The Supreme Court on Monday halted gay marriages in Utah, drawing one step closer to addressing whether there is a constitutional right to such unions.
The order from Justice Sonia Sotomayor was only procedural, and gives officials in Utah more time to appeal a federal judge’s ruling in late December that struck down the state’s same-sex marriage ban.
“[The justices know] it’s inevitable that they will have to decide the question of same-sex marriage,” said Steve Sanders, associate professor at Indiana University’s Maurer School of Law.
The Supreme Court struck down DOMA in United States v. Windsor, ruling that the law violates the Fifth Amendment by treating some state-sanctioned marriages differently.
While the ruling sidestepped the question of whether there is a right to gay marriage, Justice Antonin Scalia predicted in his dissent that the majority’s logic in the case would inevitably lead to gay marriage bans being struck down.
Scalia’s prediction came true in Utah, where federal judge Robert J. Shelby tossed out Utah’s gay marriage prohibition as a violation of the Constitution’s due process and equal protection clauses.
“The court agrees with Justice Scalia’s interpretation of Windsor and finds that the important federalism concerns at issue here are nevertheless insufficient to save a state-law prohibition that denies the Plaintiffs their rights to due process and equal protection under the law,” Shelby wrote.
Court watchers say Monday’s order made clear that the nine justices are not yet ready to make a blanket, nationwide decision on the constitutionality of same-sex marriage.
“I don’t know if you’re getting any hints about what the Court might ultimately decide on this substantive issue,” said Melissa Murray, professor of law at the University of California at Berkeley.
Still, experts said the justices might be forced to revisit the issue sooner rather than later if gay marriage bans begin to fall across the country.
“They will most likely decide that it is required by the Constitution. They’re not willing to get there yet, and they don’t want to be pushed into doing something before they’re ready to do it,” Sanders said.
More than 900 same-sex couples in Utah have obtained a marriage license since Shelby’s decision, outraging political leaders in the conservative-leaning state.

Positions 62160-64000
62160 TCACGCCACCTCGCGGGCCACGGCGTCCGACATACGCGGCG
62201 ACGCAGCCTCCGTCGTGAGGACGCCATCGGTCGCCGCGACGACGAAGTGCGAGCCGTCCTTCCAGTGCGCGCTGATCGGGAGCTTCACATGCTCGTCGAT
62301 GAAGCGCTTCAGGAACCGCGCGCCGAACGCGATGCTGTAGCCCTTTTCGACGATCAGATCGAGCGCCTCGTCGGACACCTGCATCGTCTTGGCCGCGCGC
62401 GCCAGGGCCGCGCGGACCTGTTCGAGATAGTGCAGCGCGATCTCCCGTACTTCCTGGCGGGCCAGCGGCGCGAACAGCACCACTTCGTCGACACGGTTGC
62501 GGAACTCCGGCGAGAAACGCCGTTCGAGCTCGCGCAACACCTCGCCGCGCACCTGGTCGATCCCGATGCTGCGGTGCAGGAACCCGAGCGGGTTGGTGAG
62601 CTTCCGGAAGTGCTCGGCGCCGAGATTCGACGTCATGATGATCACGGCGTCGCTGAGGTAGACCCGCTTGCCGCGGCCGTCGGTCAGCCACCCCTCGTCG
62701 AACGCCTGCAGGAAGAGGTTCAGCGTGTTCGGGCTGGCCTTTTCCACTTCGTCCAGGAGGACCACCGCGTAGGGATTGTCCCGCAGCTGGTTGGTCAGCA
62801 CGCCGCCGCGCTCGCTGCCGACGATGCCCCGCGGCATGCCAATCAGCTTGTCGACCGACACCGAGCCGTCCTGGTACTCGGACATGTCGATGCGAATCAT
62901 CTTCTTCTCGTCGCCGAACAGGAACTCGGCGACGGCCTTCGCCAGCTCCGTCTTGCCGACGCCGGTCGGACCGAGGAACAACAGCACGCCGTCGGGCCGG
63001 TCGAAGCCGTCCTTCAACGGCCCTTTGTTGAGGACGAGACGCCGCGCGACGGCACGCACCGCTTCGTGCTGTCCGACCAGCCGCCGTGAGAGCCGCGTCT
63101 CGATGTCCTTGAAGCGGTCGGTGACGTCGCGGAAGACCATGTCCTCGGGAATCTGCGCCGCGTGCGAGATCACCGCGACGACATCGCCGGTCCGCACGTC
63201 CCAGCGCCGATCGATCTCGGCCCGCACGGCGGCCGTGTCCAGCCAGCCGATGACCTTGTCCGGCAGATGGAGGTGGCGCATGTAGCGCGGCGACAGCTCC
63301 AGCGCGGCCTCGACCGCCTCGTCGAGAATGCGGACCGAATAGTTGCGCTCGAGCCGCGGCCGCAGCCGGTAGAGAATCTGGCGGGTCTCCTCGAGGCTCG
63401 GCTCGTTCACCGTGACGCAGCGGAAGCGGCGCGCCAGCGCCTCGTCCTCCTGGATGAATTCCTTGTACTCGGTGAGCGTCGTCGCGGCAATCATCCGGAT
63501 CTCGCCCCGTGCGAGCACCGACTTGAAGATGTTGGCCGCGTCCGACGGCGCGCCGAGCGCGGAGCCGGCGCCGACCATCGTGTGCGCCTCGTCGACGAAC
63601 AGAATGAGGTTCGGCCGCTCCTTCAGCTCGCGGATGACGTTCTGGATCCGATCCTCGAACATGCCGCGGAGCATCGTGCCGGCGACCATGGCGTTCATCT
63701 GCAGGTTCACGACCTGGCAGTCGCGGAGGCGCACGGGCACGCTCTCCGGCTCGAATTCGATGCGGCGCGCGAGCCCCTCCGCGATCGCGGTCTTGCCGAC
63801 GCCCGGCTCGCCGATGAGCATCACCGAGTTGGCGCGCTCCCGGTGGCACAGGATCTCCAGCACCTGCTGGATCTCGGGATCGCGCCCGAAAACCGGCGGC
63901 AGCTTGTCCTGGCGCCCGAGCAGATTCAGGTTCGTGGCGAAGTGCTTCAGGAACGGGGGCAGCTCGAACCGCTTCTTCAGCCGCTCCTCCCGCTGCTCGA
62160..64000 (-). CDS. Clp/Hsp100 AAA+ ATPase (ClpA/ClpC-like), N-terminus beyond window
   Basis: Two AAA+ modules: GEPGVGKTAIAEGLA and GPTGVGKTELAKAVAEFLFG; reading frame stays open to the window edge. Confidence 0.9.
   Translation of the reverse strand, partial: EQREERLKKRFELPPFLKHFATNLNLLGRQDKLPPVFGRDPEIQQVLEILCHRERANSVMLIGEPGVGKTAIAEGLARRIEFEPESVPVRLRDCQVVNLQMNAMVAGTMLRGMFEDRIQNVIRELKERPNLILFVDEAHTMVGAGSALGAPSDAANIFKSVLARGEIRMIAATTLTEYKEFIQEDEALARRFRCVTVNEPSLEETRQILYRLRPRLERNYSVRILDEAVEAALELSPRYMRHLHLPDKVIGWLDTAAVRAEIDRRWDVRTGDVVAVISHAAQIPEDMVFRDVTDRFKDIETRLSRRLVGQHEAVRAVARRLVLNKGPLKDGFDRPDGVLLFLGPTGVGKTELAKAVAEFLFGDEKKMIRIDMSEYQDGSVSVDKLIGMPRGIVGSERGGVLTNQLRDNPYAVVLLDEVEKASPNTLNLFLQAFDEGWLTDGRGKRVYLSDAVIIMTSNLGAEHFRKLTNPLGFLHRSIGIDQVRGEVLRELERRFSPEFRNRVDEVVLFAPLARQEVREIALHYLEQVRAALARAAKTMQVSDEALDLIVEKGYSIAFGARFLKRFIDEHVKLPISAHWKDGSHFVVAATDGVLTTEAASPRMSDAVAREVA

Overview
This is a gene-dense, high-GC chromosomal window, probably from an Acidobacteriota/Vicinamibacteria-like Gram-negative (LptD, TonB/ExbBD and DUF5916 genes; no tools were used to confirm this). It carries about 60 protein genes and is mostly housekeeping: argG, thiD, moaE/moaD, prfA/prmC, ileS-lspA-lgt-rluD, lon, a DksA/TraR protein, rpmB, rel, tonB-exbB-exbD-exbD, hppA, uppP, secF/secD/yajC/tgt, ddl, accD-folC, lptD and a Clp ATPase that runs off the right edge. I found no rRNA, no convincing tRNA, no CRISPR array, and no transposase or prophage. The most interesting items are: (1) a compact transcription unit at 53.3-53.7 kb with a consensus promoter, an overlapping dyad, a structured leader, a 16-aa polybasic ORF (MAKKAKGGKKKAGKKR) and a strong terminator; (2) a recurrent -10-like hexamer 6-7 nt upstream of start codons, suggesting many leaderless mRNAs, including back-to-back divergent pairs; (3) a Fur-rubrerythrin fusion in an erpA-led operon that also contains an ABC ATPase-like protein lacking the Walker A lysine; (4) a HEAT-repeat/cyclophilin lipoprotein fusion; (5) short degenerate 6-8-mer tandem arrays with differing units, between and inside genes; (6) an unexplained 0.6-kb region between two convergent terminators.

Utah officials are asking a federal appeals court in the 10th circuit to reinstate the ban permanently, and Gov. Gary Herbert (R) said he is confident the state will win.
“As I have said all along, all Utahns deserve to have this issue resolved through a fair and complete judicial process. I firmly believe this is a state-rights issue and I will work to defend the position of the people of Utah and our State Constitution,” Hebert said in a statement.
If the state’s appeal fails, Utah could again become the 18th state, along with the District of Columbia, to allow gay marriages.
Experts said it’s possible the Utah case will eventually reach the Supreme Court, though Sanders said there’s “no way” it would happen in this term, because the court adjourns in mid-summer.
But the court could very easily take up the Utah case, or a similar one, when it starts a new term in October, Sanders said.
How the court would rule in a broad constitutional case is unclear.
The justices were trying to “walk a very fine line” in the ruling that stuck down DOMA, Sanders said. But Justice Anthony Kennedy, who wrote the opinion, used “strong, sympathetic language” favoring same-sex couples, which Sanders said lower courts are beginning to seize on.
Murray drew parallels between the legal debate over same-sex marriage and the debate over interracial marriage more than 50 years ago. A year after the landmark decision in Brown v. Board to desegregate schools, she said, Supreme Court Justice Tom Clark decided to not take up a case in Virginia that involved a ban on interracial marriage.
“One bombshell at a time is enough,” Clark said at the time.
While gay rights proponents said they were disappointed that marriages had been stopped in Utah, they expressed confidence that their cause will eventually prevail at the highest court in the land.
“The movement on this issue really moves in one direction. I don’t think the decision by the court today sort of changes that in any way,” said Brian Moulton, legal director for the Human Rights Campaign.
This article was updated at 8:26 p.m.